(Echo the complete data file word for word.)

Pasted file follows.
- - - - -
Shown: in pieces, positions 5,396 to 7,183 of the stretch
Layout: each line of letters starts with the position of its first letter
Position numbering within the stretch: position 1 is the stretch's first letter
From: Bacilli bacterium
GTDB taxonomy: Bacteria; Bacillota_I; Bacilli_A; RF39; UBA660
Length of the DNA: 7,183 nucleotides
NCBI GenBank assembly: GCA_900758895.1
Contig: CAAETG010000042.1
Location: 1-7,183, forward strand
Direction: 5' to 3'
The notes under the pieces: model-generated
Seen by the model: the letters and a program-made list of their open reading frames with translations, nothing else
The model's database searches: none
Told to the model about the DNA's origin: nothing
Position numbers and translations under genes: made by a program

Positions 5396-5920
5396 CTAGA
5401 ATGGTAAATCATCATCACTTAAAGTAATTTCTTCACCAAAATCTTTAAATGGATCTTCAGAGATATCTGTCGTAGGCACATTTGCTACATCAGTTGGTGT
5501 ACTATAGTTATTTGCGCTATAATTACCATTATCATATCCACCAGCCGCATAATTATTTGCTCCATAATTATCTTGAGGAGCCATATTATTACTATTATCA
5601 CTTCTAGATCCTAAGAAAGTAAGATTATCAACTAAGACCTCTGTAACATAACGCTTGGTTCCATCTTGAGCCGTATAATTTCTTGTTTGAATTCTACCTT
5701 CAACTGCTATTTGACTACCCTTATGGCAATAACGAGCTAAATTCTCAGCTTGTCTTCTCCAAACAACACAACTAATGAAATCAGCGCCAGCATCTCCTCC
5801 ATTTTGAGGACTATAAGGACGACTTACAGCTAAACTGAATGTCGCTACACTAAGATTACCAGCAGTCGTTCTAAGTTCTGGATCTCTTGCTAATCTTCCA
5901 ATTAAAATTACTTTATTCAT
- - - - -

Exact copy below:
Shown: in pieces, positions 5,396 to 7,183 of the stretch
Layout: each line of letters starts with the position of its first letter
Position numbering within the stretch: position 1 is the stretch's first letter
From: Bacilli bacterium
GTDB taxonomy: Bacteria; Bacillota_I; Bacilli_A; RF39; UBA660
Length of the DNA: 7,183 nucleotides
NCBI GenBank assembly: GCA_900758895.1
Contig: CAAETG010000042.1
Location: 1-7,183, forward strand
Direction: 5' to 3'
The notes under the pieces: model-generated
Seen by the model: the letters and a program-made list of their open reading frames with translations, nothing else
The model's database searches: none
Told to the model about the DNA's origin: nothing
Position numbers and translations under genes: made by a program

Positions 5396-5920
5396 CTAGA
5401 ATGGTAAATCATCATCACTTAAAGTAATTTCTTCACCAAAATCTTTAAATGGATCTTCAGAGATATCTGTCGTAGGCACATTTGCTACATCAGTTGGTGT
5501 ACTATAGTTATTTGCGCTATAATTACCATTATCATATCCACCAGCCGCATAATTATTTGCTCCATAATTATCTTGAGGAGCCATATTATTACTATTATCA
5601 CTTCTAGATCCTAAGAAAGTAAGATTATCAACTAAGACCTCTGTAACATAACGCTTGGTTCCATCTTGAGCCGTATAATTTCTTGTTTGAATTCTACCTT
5701 CAACTGCTATTTGACTACCCTTATGGCAATAACGAGCTAAATTCTCAGCTTGTCTTCTCCAAACAACACAACTAATGAAATCAGCGCCAGCATCTCCTCC
5801 ATTTTGAGGACTATAAGGACGACTTACAGCTAAACTGAATGTCGCTACACTAAGATTACCAGCAGTCGTTCTAAGTTCTGGATCTCTTGCTAATCTTCCA
5901 ATTAAAATTACTTTATTCAT